The 1 Second Film is a non-profit collaborative animation project that brings together thousands of people around the world
as supporters in the hopes to raise money for the Global Fund for Women.
The World's Biggest, Shortest Film
The 1 Second Film is 12 frame
s, each shot twice, creating one second of animation
. The frames are 12 9-foot by 5-foot paintings that were done collaboratively at an all-night event, on March 8th, 2001. The film will be screened once - the 1 second of animation, followed by 90 minutes of credits, with a documentary
about the making of the film running with the credits. The film is directed by Nirvan Mullick, and anyone can become a producer with a donation of 1 dollar or more. 1 dollar
up to $9.99 gets you listed as an Associate Producer, 10 dollars or more gets a Producer rating, and 100 bucks up Executive Producer. (n.b., wertperch
, the imp
are all Producers.)
I spoke with Nirvan Mullick, the director of The 1 Second Film, over a couple of days of Thanksgiving weekend. I'd seen his animation before, and am the proud owner of his other two animated films - The Box Man and The Three of Us. The 1 Second Film is actually the first of five films/projects/fundraisers that Nirvan plans to direct.
I wanted to know what the inspiration for this project was. It seems wonderfully creative, and I'm always curious how something goes from the initial idea to a real, tangible project. He tells me that while reading Sartre, he got to thinking about moments in our lives, and is there such thing as a perfect moment. And if there is, can that perfect moment be planned? The other films will be the 2nd Second Film (launched by two events, one in New York, and one in Afganistan, about the destruction of the World Trade Center); the 3-D Second Film, the 111 Second Film Festival, and finally the 11,111 Second Film. As with The 1 Second Film, all will be fundraisers for nonprofits, all will be launched with collaborative events.
Nirvan has pitched, and continues to pitch the project to any celebrities he comes across, and a number of celebrities have bought in. These include Kevin Bacon, George Clooney, Christina Ricci, Spike Jonze, Tom Arnold, Andy Dick, Tom Green, John Leguizamo, and many more. The web site and blog about the film, www.the1secondfilm.com, lists all of the producers, not only the famous ones.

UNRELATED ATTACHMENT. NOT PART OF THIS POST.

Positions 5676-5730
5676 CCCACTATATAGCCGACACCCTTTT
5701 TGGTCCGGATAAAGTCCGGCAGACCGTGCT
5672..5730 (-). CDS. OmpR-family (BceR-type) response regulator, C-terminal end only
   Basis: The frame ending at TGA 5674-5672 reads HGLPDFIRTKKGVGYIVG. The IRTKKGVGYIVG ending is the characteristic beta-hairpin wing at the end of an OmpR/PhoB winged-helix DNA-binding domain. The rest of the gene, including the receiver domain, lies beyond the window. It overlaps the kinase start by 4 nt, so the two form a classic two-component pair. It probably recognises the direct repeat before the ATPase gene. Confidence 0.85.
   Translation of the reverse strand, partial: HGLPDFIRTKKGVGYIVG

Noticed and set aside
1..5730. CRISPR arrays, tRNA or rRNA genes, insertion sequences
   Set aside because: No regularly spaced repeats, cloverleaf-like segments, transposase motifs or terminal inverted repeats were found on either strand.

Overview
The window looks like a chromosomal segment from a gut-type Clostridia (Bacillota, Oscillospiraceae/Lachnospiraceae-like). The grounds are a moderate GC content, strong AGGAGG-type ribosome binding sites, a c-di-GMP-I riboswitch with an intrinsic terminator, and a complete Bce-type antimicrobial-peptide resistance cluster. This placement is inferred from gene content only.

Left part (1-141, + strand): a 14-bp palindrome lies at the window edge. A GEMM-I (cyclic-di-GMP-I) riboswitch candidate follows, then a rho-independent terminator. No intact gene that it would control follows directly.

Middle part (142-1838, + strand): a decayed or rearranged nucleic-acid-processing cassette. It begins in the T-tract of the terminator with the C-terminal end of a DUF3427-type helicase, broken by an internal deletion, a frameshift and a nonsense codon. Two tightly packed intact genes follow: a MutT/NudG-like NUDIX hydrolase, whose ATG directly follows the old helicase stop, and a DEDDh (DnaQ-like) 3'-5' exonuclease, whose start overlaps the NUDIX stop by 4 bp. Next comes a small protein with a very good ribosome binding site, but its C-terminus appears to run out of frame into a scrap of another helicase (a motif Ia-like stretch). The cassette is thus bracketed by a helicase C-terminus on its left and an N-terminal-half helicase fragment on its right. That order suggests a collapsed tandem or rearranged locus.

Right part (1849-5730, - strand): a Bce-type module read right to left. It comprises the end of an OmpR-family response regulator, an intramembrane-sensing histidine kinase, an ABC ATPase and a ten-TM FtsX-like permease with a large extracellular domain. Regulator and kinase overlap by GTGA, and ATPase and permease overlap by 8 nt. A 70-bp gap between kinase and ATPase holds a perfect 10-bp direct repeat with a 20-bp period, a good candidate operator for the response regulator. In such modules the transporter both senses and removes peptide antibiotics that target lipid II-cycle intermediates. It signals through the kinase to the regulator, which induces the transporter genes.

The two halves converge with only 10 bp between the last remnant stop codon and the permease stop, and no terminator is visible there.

The paintings are spectacular - and all quite different from each other. We watched several clips of Nirvan talking with the celebs, as well as random LA denizens who are now producers - a meter maid, tourists and shoppers in Beverly Hills, security guards. Reactions vary from the assumption that it's a scam, to George C. autographing a tin of Hint Mints. The Mint people contribute money to the project for each autographed tin, with a marvelously subjective "value" placed on each celebrity. Nirvan has filmed Tom Green and Andy Dick in a bidding war, each wanting their names higher up on the web site, in the brochure, and of course in the credits and on IMDb, than the other.
This project, most of all, raises wonderful questions about the nature of art and film. What is a film? Is it one second of animation, or 90 minutes of credits that are also a documentary? What is celebrity, and what is it worth? Why is it valuable, and how do we value it? What is art? Is it the paintings, the act of painting, the event where the paintings are done, the film of the paintings or the finished film about the paintings and the filming? What is film, what is marketing? Where does one end and the other begin?
If you were making a film of one second, what would it be?
p.s. If you sign yourself up as a producer, tell 'em grundoon sent you - not only will I get the producer credit, but I'll get a free t-shirt out of the deal.
Update, August 28, 2006.
Roping in the other media, the YouTube blurb: